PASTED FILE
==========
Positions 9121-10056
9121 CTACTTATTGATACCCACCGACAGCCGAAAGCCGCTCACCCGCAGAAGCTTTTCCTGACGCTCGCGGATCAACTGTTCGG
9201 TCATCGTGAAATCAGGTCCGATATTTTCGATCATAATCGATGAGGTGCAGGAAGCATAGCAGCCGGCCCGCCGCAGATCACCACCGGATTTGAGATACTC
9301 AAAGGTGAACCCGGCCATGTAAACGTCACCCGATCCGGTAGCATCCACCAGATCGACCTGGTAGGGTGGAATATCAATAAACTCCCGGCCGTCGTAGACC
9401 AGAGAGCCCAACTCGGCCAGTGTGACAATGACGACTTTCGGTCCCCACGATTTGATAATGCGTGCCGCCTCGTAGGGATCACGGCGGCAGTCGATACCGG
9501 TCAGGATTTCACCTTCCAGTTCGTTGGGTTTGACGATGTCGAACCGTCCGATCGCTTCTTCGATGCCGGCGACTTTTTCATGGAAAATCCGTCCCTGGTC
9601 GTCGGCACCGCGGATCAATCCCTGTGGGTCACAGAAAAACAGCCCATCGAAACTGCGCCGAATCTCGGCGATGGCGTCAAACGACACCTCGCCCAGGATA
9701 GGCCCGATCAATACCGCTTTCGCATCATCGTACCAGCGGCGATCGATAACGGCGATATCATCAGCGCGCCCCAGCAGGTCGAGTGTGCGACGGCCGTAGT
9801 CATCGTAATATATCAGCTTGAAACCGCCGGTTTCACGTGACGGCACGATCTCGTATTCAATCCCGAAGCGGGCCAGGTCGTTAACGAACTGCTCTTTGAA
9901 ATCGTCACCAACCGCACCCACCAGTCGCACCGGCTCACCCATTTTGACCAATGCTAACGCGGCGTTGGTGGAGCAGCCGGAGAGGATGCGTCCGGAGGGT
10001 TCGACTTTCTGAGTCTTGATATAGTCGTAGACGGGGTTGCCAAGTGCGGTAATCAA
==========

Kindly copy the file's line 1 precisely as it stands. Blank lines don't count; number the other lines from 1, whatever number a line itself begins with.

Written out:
Positions 9121-10056